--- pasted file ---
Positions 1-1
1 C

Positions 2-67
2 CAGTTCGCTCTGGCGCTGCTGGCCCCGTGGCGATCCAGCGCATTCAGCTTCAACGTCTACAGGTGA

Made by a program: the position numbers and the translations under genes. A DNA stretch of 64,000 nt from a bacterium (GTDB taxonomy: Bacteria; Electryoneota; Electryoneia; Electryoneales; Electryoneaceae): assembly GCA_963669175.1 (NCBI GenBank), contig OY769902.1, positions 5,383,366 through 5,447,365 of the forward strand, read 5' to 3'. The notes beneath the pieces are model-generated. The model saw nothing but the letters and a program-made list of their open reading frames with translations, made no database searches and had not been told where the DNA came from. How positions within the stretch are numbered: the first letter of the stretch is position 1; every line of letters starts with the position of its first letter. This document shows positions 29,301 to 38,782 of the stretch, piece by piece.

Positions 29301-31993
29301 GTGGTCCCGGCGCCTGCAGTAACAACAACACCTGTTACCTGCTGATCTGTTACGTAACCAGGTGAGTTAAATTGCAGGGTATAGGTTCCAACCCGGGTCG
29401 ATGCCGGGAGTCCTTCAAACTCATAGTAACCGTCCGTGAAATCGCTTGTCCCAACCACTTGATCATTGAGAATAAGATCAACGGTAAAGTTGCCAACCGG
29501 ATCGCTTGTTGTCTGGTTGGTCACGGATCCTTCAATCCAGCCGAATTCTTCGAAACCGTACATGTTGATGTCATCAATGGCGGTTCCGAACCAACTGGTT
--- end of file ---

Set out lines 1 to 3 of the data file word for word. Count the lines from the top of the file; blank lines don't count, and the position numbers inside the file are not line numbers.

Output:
Positions 1-1
1 C

Positions 2-67